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How to power a 12V6A peltier device with a 14.4V battery.

My son is working on a school science project and unfortunately I have very little knowledge on electrical engineering. Please be patient with my questions.

We need to power a 12V6A peltier device to show the cool down process. We already have the heat sink and peltier theory in place, so this question is more related to the circuit handling the peltier.


1st Question

1st Test: We performed a simple test using a 6V battery pack (4 AA's) using a breadboard. We applied the lowest resistor we have of 10 ohms (to get as much from the battery pack and still control the current), in an arrangement + >> R10 >> Pelt >> -.

Results: The peltier worked at some extent, but the resistor got really hot and started burning up.

Q1.1?? Why does a small 10 ohms resistor get really hot (to the point of smelling and turning black) when supplying just 6V (4 AA's pack)?

Q1.2?? Does it make a difference to put the resistor closer to the source or closer to the ground? Our thought now is if we put the resistor close to the ground, it will handle less heat because the current is passing through the peltier first and thus the peltier consuming it. If we put it before the peliter, all the current passes through the resistor first, heating up.


2nd Question

We are going to upgrade the source to a rechargeable 14.4V 6A (that's what we have at our disposal), so we can hopefully run the test for 1 hour.

Using what we learned from ohms law, we need to drop the current from 14.4V to 12V, and limit the amps to 5, so we need a resistor of 0.48 (0.48r = (14.4v - 12v) / 5i).

Q2.1?? What kind of resistor do I need to get this right without burning the resistor?

Q2.2?? With such small resistance, does it even make sense to put a resistor? Should we just connect the peltier directly to the battery source and assume it can handle the extra voltage and current?

Thanks in advance for the help.

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  • \$\begingroup\$ What is the power rating on the resistors you're using (in Watts)? You need to make sure the power dissipated by the resistor is below this rating. Power is voltage across the resistor times the current through it (in Volts and Amps, respectively). \$\endgroup\$ – Null Jan 5 '15 at 20:20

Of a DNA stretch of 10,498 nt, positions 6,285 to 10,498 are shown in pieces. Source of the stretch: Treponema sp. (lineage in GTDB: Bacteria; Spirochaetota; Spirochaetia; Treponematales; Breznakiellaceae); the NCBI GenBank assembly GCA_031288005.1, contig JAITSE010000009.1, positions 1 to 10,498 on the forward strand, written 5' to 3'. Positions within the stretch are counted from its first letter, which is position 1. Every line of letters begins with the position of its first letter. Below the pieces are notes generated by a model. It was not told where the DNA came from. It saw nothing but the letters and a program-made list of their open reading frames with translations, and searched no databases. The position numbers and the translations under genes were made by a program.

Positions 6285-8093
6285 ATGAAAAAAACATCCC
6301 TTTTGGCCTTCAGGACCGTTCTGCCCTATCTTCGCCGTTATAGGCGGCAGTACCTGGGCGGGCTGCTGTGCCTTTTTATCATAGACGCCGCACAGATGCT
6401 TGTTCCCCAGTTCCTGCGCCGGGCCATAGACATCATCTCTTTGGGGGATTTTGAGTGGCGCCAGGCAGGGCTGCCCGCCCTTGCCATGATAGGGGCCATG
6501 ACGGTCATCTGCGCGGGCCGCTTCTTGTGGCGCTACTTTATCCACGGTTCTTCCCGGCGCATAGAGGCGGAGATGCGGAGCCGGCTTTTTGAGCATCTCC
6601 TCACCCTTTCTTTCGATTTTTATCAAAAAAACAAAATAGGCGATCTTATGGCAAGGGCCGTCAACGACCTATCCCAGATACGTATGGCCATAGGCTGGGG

• \$\begingroup\$ It came from a breadboard kit and has no info on it, but I would assume is the standard 1/4W to 1/2W for beginners kits. \$\endgroup\$ – TFK Jan 5 '15 at 20:28
  • \$\begingroup\$ If you had two peltiers you could put them in series. Re: 0.5 ohm resistor wattage. So the power is R*I^2, with 6A that's ~18W. Make usre the resistor gets a heat sink too. \$\endgroup\$ – George Herold Jan 5 '15 at 21:44
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Q1.1: The smaller the resistance, the higher the current passing through it. The resistor heated up so much, because the current was around I=6/10 = 0.6A P = VI = 6*0.6 = 3.6W which is probably much higher than the (assumed 1/4 or 1/2W) rating of the resistor. This resulted in the overheating and burning. (The calculation is estimate. I'm not sure what is the voltage drop on the peltier if there is any. The calculation assumes it is a short circuit, but probably it has some resistance.)

Q1.2: It doesn't make any difference. In a circuit where all components are in series, the passing current in all components will be the same. Basically all current goes into the circuit will come out at the end. The current will not be consumed. (Kirchhoff's current law).

Q2: Assuming that the peltier has its internal resistance, it should be generally no problem to connect it directly. However, if too much current flows through it, the peltier's hot side will heat up quickly faster than the heat sink can cool it and will heat up eventually the cool side as well. Should that happen, you will either need to control the current, reducing it or improve the cooling method e.g. increase the heat sink, put a fan on it or use water cooling.

To control the current you may want to either introduce a big resistor, but given the relatively high current, it should be a big power resistor which are not too cheap, or you should get a power supply which allows you to control the output current.

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I would suggest that you don't use any resistor. The Peltier element can be connected directly to the 14.4 volt battery. 12 volt Peltiers are usually meant to be used in car refrigerators and the car battery runs at 14.4 volts when the car is running. Car and motorcycle batteries work best with the Peltier element, because they can deliver the 6 amperes the element wants to take with no problems.

When discharging lead-acid batteries, note that they suffer (age) if you take more than half of their capacity before charging them again.

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  • \$\begingroup\$ Thanks. This gives us the general solution to the circuit. Note I gave @dscharge the accepted answer because he/she answered all my questions, but your quick answer yesterday put us in the right path for further research and we managed to get it going last night. Thanks again. \$\endgroup\$ – TFK Jan 6 '15 at 18:01
  • \$\begingroup\$ That's great! Good luck with your project and please ask if you have any more questions! \$\endgroup\$ – PkP Jan 6 '15 at 18:43

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